How Wealthy Women (Like the Mona Lisa) Got Dressed in Renaissance Florence

“The inhab­i­tants of fif­teenth-cen­tu­ry Flo­rence includ­ed Brunelleschi, Ghib­er­ti, Donatel­lo, Masac­cio, Fil­ip­po Lip­pi, Fra Angeli­co, Ver­roc­chio, Bot­ti­cel­li, Leonar­do, and Michelan­ge­lo,” writes essay­ist and ven­ture cap­i­tal­ist Paul Gra­ham. “There are rough­ly a thou­sand times as many peo­ple alive in the U.S. right now as lived in Flo­rence dur­ing the fif­teenth cen­tu­ry. A thou­sand Leonar­dos and a thou­sand Michelan­ge­los walk among us.” But “to make Leonar­do you need more than his innate abil­i­ty. You also need Flo­rence in 1450”: its com­mu­ni­ty of artists, and indeed every­one of all class­es who con­sti­tut­ed its uncom­mon­ly fruit­ful soci­ety.

Flo­rence’s cul­tur­al flour­ish­ing last­ed into the six­teenth cen­tu­ry. Above, you can see a morn­ing in the life of one Flo­ren­tine of the 1500s recre­at­ed in a video by Crow’s Eye Pro­duc­tions. Pre­vi­ous­ly fea­tured here on Open Cul­ture for their re-cre­ations of the dress­ing process­es of the four­teenth, sev­en­teenth, and eigh­teenth cen­turies, they show us this time how a woman would put her­self togeth­er — or by the help, be put togeth­er — in turn-of-the-six­teenth-cen­tu­ry Flo­rence, which, “like many oth­er Ital­ian regions, had devel­oped its own dis­tinc­tive fash­ion style.” The camur­ra gown, the sep­a­rate gold­en sleeves, the infor­mal guar­nel­lo over-gown: all evoke this par­tic­u­lar time and place.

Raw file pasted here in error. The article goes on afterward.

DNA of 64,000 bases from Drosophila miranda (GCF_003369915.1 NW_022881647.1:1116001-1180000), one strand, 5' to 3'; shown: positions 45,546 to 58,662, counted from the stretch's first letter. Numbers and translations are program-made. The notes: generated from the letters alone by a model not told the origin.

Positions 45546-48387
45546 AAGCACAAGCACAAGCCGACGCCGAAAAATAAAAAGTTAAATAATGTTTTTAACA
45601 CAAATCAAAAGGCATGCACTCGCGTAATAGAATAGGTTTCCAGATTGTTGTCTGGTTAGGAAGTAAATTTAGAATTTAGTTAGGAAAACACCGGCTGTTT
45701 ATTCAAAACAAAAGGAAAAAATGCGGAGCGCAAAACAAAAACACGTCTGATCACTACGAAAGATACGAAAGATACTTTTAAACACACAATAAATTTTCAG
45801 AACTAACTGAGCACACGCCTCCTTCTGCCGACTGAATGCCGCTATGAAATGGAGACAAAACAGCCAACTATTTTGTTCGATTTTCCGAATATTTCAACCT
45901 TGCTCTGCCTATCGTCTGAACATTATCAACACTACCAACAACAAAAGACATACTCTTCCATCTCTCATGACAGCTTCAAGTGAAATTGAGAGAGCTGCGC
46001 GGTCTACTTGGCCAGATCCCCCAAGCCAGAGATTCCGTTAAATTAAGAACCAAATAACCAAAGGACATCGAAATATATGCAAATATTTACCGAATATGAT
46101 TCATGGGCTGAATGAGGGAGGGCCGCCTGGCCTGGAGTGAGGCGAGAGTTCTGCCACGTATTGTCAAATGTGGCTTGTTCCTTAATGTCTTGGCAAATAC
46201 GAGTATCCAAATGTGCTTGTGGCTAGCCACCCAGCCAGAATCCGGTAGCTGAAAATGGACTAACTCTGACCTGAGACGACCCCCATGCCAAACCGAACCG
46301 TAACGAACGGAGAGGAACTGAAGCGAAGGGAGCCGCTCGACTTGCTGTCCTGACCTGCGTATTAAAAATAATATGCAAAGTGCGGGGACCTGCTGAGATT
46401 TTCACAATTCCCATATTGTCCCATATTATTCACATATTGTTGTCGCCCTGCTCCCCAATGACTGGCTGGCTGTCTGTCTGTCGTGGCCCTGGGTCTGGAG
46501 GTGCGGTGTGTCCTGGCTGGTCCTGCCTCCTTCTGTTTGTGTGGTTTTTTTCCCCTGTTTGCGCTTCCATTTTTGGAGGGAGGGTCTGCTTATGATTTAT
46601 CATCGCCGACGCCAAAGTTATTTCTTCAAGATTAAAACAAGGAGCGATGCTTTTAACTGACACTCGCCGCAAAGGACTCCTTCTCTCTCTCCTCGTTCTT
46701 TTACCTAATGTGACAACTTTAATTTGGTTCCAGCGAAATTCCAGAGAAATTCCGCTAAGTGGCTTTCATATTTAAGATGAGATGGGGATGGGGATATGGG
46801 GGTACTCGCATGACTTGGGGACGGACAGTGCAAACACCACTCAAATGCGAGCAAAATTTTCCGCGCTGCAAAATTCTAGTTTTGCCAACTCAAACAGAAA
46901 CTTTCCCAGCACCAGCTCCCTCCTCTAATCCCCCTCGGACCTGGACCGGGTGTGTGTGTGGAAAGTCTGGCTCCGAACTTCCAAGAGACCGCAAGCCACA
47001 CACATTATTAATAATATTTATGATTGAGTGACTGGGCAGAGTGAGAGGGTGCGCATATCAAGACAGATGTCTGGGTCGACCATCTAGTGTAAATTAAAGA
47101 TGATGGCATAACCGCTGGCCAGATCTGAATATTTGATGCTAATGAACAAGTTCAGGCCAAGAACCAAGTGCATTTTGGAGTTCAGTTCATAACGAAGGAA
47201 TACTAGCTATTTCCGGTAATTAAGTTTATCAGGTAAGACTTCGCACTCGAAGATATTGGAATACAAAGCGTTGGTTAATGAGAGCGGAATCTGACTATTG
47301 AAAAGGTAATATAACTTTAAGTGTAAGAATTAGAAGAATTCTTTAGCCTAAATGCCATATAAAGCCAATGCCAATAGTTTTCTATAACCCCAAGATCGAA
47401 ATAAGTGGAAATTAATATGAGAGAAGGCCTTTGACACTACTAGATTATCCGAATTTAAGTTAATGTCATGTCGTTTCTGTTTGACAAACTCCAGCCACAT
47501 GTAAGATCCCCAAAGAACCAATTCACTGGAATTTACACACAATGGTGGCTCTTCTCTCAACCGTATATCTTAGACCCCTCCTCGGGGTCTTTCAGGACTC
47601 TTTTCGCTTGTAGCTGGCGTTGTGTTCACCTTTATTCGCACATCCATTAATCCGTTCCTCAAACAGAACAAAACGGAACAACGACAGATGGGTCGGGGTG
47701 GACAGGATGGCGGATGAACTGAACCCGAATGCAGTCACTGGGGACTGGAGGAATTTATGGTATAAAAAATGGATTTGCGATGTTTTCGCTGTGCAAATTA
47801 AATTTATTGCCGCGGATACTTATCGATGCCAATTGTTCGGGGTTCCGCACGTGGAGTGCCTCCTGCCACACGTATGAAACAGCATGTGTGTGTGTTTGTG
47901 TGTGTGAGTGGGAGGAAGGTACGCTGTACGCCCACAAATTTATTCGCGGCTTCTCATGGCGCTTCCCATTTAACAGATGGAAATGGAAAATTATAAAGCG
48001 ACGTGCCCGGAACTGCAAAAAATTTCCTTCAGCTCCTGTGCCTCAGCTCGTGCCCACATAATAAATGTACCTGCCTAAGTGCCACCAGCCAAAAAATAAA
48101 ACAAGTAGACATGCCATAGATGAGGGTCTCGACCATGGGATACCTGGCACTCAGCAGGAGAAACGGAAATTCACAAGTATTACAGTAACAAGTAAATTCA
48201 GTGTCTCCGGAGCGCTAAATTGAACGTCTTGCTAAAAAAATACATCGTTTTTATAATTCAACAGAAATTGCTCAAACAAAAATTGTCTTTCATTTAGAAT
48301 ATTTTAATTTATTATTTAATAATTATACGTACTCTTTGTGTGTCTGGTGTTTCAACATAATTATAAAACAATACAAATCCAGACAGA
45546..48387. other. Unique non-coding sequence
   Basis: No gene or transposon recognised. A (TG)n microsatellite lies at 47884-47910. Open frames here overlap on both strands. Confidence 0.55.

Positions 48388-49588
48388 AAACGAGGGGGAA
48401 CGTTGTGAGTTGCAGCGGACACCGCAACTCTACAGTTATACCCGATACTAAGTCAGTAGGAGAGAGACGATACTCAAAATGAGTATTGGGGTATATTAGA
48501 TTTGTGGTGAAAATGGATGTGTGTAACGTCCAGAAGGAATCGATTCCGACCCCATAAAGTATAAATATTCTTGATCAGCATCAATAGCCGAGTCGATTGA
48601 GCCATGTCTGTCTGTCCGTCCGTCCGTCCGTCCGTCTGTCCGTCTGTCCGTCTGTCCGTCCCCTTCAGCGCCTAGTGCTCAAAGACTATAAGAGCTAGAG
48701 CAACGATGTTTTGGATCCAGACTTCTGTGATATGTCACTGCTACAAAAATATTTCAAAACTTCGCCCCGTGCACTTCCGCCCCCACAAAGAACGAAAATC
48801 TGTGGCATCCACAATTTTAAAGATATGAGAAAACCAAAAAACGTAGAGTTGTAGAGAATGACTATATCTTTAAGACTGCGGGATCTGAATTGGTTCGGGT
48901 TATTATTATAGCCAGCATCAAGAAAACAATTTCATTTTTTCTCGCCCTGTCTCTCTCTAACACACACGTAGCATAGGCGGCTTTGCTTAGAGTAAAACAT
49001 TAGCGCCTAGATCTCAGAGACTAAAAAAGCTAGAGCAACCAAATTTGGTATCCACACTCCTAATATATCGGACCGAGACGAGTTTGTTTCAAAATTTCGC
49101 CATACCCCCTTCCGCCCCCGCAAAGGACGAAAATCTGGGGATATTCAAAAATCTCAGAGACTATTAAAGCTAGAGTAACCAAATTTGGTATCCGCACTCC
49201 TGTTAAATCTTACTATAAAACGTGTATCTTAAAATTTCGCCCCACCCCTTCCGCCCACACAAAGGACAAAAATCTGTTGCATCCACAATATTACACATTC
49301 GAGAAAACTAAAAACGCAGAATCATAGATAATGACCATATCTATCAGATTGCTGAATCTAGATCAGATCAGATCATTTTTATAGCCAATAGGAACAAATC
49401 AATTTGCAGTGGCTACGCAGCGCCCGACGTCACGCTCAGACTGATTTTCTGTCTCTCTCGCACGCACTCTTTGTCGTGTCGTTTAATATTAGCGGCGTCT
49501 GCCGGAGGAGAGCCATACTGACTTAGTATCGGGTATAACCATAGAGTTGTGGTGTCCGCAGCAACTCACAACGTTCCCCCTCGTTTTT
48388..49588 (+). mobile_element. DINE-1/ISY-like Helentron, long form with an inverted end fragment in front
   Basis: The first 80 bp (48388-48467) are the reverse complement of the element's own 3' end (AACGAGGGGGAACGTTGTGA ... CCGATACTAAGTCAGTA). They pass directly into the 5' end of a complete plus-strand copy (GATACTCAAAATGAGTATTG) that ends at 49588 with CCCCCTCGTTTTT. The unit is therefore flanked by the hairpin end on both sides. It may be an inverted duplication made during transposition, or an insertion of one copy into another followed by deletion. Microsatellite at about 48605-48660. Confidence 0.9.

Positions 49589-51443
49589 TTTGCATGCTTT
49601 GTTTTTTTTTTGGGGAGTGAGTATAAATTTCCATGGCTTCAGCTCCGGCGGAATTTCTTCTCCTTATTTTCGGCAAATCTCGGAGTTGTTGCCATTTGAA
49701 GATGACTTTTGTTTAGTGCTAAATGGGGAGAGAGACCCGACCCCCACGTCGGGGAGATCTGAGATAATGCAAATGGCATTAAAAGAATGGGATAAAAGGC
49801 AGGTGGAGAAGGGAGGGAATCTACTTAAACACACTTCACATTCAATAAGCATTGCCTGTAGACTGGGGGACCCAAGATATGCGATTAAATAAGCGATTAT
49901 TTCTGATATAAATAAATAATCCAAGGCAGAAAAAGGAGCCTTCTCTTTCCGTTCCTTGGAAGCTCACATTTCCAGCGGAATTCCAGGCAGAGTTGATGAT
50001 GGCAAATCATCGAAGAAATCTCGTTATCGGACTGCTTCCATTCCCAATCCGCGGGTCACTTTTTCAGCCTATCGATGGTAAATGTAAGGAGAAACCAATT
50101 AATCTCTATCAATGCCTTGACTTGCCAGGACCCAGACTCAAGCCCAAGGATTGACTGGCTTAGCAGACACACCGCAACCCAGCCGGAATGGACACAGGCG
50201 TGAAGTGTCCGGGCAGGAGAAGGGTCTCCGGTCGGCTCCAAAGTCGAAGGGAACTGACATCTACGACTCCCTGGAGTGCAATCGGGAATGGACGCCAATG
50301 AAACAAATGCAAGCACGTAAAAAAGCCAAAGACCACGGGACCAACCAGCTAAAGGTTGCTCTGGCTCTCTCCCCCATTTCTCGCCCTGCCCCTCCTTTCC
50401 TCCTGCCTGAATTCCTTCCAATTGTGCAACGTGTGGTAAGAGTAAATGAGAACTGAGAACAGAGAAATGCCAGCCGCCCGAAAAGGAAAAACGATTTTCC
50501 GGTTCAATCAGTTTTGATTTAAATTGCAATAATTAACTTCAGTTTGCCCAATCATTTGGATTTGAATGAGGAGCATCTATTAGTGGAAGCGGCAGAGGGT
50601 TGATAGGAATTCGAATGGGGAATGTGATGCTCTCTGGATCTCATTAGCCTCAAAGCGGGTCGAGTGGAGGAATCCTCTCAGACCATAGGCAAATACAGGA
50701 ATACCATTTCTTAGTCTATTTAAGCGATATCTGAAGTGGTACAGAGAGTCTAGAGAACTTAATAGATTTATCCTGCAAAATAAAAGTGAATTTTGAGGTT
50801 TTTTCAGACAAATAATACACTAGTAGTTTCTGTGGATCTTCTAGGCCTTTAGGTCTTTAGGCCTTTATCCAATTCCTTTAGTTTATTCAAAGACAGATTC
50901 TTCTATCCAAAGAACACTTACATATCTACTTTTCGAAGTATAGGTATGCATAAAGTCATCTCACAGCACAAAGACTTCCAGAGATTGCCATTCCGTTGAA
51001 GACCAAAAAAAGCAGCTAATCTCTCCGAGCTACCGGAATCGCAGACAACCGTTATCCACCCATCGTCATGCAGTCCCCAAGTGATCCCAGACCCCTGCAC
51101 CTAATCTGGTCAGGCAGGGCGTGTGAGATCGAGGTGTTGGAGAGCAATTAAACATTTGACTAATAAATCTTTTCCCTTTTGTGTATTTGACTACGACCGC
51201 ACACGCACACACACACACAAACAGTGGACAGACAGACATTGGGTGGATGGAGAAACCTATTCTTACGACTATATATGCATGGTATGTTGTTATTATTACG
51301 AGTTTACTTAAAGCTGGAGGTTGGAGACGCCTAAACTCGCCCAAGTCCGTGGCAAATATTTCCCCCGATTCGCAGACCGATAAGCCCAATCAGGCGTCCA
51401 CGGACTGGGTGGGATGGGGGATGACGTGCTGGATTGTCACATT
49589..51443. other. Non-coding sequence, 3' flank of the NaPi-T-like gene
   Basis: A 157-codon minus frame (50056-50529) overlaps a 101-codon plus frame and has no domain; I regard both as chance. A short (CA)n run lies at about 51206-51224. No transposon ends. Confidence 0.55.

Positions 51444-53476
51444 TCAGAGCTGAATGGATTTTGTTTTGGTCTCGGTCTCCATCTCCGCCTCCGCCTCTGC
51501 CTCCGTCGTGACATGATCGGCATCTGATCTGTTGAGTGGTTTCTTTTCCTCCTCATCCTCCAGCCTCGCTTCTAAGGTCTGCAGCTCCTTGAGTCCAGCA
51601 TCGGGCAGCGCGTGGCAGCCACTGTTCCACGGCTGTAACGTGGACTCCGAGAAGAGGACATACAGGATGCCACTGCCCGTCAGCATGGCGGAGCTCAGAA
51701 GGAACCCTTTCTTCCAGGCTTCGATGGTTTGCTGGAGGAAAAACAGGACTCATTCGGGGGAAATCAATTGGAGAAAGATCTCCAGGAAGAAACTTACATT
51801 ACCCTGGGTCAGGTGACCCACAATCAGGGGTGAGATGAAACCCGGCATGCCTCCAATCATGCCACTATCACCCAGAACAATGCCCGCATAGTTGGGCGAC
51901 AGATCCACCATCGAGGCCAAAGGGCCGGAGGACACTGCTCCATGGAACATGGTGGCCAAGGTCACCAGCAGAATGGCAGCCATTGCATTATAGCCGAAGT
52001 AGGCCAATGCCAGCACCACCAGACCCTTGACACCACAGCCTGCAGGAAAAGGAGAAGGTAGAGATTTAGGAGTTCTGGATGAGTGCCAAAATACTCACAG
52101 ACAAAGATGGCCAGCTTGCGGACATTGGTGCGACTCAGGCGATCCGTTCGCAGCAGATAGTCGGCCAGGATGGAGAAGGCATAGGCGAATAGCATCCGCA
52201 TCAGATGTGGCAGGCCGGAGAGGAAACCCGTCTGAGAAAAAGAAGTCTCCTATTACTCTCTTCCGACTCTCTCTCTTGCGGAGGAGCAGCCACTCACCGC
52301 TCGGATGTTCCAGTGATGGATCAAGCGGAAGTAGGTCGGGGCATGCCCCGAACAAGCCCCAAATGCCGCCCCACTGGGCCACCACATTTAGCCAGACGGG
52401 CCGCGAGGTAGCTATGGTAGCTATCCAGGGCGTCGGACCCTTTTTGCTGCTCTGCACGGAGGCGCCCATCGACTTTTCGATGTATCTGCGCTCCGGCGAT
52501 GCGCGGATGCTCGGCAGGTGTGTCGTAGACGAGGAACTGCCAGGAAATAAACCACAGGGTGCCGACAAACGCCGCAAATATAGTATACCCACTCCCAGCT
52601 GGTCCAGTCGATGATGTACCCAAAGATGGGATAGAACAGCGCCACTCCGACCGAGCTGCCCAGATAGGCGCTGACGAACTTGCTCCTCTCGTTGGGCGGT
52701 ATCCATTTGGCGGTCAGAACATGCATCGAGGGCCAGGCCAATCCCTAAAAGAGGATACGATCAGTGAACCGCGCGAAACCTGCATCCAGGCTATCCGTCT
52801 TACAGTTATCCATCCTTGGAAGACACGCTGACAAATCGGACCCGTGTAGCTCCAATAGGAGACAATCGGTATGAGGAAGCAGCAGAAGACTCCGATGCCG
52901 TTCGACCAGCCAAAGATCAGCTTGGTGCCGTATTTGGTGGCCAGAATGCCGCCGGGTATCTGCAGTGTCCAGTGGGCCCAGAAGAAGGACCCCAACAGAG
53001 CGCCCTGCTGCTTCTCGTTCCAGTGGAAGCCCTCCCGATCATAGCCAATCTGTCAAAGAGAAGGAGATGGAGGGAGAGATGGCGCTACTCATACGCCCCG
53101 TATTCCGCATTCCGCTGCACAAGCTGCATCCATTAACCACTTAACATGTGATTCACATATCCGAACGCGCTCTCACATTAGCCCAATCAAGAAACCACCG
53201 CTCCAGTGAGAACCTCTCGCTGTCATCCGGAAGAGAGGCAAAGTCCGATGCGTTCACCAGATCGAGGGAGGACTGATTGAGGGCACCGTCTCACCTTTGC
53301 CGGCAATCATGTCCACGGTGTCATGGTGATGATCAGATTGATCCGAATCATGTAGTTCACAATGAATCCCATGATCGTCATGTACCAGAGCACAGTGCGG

As each gar­ment and acces­so­ry is applied to the mod­el, she may begin to look odd­ly famil­iar. “In 1503, a silk mer­chant from Flo­rence, Francesco del Gio­con­do, com­mis­sioned a por­trait of his young wife to adorn a wall in their new home, and per­haps to cel­e­brate the safe arrival of their third child,” the video’s nar­ra­tor tells us. “The artist com­mis­sioned was Leonar­do da Vin­ci.” His por­trait of Madon­na Gia­con­do is “an inti­mate por­tray­al of a young mar­ried woman,” expen­sive­ly but mod­est­ly dressed, wear­ing a smile “that seems intend­ed for Francesco’s eyes only.” Yet until Leonar­do’s death, the pic­ture nev­er left his own pos­ses­sion — per­haps because he sensed it had a des­tiny much greater than the wall of the del Gio­con­dos’ bed­cham­ber.

Relat­ed con­tent:

How Women Got Dressed in the 14th & 18th Cen­turies: Watch the Very Painstak­ing Process Get Cin­e­mat­i­cal­ly Recre­at­ed

How Fash­ion­able Dutch Women (Like the Girl with a Pearl Ear­ring) Got Dressed in 1665

How Ladies & Gen­tle­men Got Dressed in the 18th Cen­tu­ry: It Was a Pret­ty Involved Process

What Makes Leonardo’s Mona Lisa a Great Paint­ing?: An Expla­na­tion in 15 Min­utes

Orig­i­nal Por­trait of the Mona Lisa Found Beneath the Paint Lay­ers of da Vinci’s Mas­ter­piece

How Did the Mona Lisa Become the World’s Most Famous Paint­ing?: It’s Not What You Think

Based in Seoul, Col­in Mar­shall writes and broad­casts on cities, lan­guage, and cul­ture. His projects include the Sub­stack newslet­ter Books on Cities, the book The State­less City: a Walk through 21st-Cen­tu­ry Los Ange­les and the video series The City in Cin­e­ma. Fol­low him on Twit­ter at @colinmarshall, on Face­book, or on Insta­gram.

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